War of the Rebellion: Serial 099 Page 0619 Chapter LIX. CORRESPONDENCE, ETC. -UNION.

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HEADQUARTERS DEPARTMENT OF THE SOUTH,

Hilton Head, S. C., February 28, 1865.

Bvt. Major General C. GROVER,

Commanding Savannah Dist., Dept. of the South, Savannah, Ga.:

GENERAL: The major-general commanding directs that you hold two brigades of your command that can be best spared in readiness to embark, to be sent beyond the limits of this department. You will call in all detailed men belonging to the regiments of these brigades, and report by letter and by telegraph the brigades thus selected and their aggregate strength. Four hundred men belonging to your command arrived to-day from the North and will be forwarded to you at once. A sufficient force necessary to replace the above brigades will be sent to Savannah without delay. Steamers will be sent to Savannah to-morrow to receive one brigade and transportation for the balance as soon as posible.

Very respectfully, your obedient servant,

W. L. M. BURGER,

Assistant Adjutant-General.

HEADQUARTERS DEPARTMENT OF NORTH CAROLINA,

Wilmington, February 28, 1865.

Lieutenant General U. S. GRANT,

Commanding Armies of the United States, City Point, Va.:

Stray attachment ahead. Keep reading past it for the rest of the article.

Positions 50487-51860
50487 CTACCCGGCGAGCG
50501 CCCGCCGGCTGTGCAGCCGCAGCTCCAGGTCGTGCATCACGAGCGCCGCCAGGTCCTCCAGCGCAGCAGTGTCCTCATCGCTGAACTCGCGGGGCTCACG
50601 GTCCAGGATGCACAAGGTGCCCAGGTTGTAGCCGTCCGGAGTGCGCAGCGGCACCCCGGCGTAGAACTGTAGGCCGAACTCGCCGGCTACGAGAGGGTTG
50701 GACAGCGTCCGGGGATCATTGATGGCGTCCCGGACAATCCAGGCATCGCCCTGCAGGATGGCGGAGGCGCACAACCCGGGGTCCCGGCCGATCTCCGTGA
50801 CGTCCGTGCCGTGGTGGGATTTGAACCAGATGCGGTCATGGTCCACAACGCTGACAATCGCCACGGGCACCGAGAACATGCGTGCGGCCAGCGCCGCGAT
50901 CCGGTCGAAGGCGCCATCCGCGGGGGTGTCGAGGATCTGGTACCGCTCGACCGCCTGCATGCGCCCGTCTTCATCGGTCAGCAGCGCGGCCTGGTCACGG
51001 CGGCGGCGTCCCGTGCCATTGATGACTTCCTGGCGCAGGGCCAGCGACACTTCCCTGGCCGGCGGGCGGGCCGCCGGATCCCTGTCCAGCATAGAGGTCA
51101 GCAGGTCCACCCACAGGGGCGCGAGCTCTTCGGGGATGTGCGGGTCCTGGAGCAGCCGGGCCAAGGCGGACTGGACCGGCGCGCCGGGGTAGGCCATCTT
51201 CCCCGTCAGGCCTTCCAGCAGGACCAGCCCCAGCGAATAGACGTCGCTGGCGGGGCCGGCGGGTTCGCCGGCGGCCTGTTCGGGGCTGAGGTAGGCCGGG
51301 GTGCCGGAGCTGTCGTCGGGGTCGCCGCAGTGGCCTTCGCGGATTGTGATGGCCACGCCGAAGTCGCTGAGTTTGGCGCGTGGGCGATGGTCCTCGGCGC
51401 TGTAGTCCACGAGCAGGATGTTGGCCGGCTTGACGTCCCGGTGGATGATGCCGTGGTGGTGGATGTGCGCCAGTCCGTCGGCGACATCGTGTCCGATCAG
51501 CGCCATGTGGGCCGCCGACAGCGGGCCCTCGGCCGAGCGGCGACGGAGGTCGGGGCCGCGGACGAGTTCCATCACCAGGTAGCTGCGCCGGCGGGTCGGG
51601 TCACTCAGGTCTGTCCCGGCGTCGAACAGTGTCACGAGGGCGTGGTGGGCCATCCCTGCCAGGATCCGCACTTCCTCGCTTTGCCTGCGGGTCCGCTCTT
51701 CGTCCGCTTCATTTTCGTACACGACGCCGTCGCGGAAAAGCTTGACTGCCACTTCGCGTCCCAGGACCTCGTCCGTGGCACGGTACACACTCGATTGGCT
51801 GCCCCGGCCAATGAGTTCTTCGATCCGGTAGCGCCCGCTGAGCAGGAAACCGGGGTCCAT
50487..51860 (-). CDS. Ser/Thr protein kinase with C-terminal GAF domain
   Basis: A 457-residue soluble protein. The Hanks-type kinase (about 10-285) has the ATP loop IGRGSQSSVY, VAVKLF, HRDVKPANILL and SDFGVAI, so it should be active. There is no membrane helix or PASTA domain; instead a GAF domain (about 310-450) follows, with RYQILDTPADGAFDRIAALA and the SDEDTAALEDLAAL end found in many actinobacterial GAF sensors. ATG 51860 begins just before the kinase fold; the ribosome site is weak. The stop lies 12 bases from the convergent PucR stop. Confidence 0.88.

GENERAL: I have just received your letter of the 24th. Please accept my thanks for your generous appreciation of our success in the capture of Wilmington. My latest information of General Sherman is that on the 24th one of his main columns was about midway between Columbia and Charlotte, and the other seventeen miles from Camden on the road to Fayetteville. This comes from the mail carrier from Fayetteville, and is throught by those who know him to be reliable. I had supposed General Sherman farther advanced, bu the roads are bad, and he probably has to move quite slowly. Very heavy rains have fallen lately. The roads in this region are very bad, but they will dry very quickly after the rain ceases. In the region General Sherman is marching through the mud will last much longer. I have men out to get information of his movements, but I find it extremely difficult to obtain any one at all trustworthy who is willing to carry a dispatch to him; but I hope to get one to-morrow. General Sherman can send to me much more easily, and no doubt has already done so. Hardee was ordered to this place from Charleston, but we came in just in time to cut him off. He then turned toward Fayetteville. I think Hoke will go in the same direction, and both try to unite with Beauregard about Greensborough. This I derive from a telegraph operator's report of the correspondence between Bragg and Hardee the day before we got Wilmington. My wagons and animals are coming very slowly. Storm and fog have made it impossible to cross Cape Fear bar fro nearly all the time for several days. It must be four or five days yet before we can fairly begin work on the railroad. I had hoped much more from Palmer's movement, but he had done nothing. Instead of pushing out as ordered, he came here to see me about it, and was detained by the fog. He probably did not get back until to-day. I sent Cox back with him with orders to take command and move forward at once, so that the railroad could be repaired. I intend to move from here by the 5th or 6th with whatever transportation I can get by that time. If the rail-